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Pressburg Yeshiva, established in 1807 in the city of Pressburg, Austrian Empire (today Bratislava, Slovakia) by Rabbi Moses Sofer (known as the Chasam Sofer), was the largest and most influential yeshiva in Central Europe.[1] This yeshiva produced hundreds of future leaders of Austro-Hungarian Jewry.

Upon Moses Sofer's death on October 3, 1839, his son, Rabbi Samuel Benjamin Sofer (known as the Ksav Sofer) succeeded him as rosh yeshiva. Upon the latter's death on December 31, 1871, his son, Rabbi Simcha Bunim Sofer (known as the Shevet Sofer) assumed both the positions of Rav of Pressburg and rosh yeshiva of the Pressburg Yeshiva.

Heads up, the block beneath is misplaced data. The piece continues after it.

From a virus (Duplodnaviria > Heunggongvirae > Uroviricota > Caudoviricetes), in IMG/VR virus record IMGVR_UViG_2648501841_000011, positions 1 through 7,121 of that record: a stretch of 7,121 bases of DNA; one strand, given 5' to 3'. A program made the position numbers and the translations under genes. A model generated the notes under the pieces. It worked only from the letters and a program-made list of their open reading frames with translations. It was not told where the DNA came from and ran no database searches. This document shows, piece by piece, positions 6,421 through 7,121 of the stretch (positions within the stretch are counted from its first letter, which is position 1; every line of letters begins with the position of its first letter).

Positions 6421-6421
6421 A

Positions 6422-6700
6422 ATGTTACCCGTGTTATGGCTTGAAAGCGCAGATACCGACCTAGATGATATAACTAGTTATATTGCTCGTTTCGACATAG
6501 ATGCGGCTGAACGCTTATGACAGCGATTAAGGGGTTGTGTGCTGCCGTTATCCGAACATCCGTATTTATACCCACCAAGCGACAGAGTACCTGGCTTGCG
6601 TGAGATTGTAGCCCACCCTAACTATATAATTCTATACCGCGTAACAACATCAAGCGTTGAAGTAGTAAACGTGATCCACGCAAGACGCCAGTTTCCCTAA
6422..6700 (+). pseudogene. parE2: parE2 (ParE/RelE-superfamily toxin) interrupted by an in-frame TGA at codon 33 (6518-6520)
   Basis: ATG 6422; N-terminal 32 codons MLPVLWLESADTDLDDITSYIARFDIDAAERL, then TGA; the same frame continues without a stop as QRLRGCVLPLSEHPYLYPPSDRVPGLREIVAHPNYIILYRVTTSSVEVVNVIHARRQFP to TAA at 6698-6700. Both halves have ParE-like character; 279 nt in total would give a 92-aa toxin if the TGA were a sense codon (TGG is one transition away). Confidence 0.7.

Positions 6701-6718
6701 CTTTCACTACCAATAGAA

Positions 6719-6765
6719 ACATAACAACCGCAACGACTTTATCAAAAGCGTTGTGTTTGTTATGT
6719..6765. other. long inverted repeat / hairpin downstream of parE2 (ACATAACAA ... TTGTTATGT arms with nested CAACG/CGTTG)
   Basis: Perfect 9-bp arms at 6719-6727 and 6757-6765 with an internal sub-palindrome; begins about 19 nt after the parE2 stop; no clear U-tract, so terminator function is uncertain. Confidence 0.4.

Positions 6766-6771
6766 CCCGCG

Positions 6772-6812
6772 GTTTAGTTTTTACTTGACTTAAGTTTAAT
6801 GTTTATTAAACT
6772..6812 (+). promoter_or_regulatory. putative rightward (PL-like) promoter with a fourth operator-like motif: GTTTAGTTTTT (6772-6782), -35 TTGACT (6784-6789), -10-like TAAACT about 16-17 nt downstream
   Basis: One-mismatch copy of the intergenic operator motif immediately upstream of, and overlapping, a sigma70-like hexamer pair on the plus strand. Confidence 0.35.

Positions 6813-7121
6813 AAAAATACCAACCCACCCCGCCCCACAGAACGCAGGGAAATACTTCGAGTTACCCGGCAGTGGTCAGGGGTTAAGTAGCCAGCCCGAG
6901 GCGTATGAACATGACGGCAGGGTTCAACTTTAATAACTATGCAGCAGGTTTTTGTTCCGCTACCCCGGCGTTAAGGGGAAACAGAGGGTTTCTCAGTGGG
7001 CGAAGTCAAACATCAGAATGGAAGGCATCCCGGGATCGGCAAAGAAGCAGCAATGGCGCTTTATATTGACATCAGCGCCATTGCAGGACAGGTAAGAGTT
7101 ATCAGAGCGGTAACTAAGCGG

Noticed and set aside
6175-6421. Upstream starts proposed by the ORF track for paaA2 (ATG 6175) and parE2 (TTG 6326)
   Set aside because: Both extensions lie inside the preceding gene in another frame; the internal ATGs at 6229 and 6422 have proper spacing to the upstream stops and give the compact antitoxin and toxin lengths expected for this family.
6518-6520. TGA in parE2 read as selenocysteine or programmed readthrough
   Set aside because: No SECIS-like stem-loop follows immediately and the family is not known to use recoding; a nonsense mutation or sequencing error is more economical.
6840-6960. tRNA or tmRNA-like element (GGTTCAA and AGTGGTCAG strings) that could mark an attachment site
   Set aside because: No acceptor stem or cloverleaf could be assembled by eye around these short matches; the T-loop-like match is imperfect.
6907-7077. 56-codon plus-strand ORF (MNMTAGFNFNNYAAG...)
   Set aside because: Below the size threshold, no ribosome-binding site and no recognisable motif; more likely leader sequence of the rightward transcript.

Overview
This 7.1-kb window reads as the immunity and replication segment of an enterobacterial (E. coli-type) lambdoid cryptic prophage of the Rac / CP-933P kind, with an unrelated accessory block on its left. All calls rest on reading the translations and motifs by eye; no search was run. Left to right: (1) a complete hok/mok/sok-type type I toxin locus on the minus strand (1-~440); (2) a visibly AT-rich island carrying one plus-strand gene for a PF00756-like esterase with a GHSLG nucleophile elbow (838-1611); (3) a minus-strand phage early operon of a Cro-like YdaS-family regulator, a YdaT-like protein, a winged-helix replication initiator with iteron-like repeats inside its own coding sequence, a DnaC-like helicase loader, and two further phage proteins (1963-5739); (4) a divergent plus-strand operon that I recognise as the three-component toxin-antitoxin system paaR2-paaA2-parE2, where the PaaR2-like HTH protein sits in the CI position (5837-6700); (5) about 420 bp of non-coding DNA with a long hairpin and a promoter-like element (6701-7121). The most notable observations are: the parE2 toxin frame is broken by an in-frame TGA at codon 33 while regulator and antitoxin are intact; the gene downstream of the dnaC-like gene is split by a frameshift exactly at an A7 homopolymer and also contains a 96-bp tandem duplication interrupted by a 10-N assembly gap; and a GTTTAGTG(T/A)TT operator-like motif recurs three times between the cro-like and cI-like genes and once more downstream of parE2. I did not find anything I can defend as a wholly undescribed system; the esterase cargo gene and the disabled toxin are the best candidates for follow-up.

The Pressburg Yeshiva relocated to Jerusalem, Israel after World War II under the leadership of Moses Sofer's great-grandson (the son of the Shevet Sofer), Rabbi Akiva Sofer (known as the Daas Sofer).


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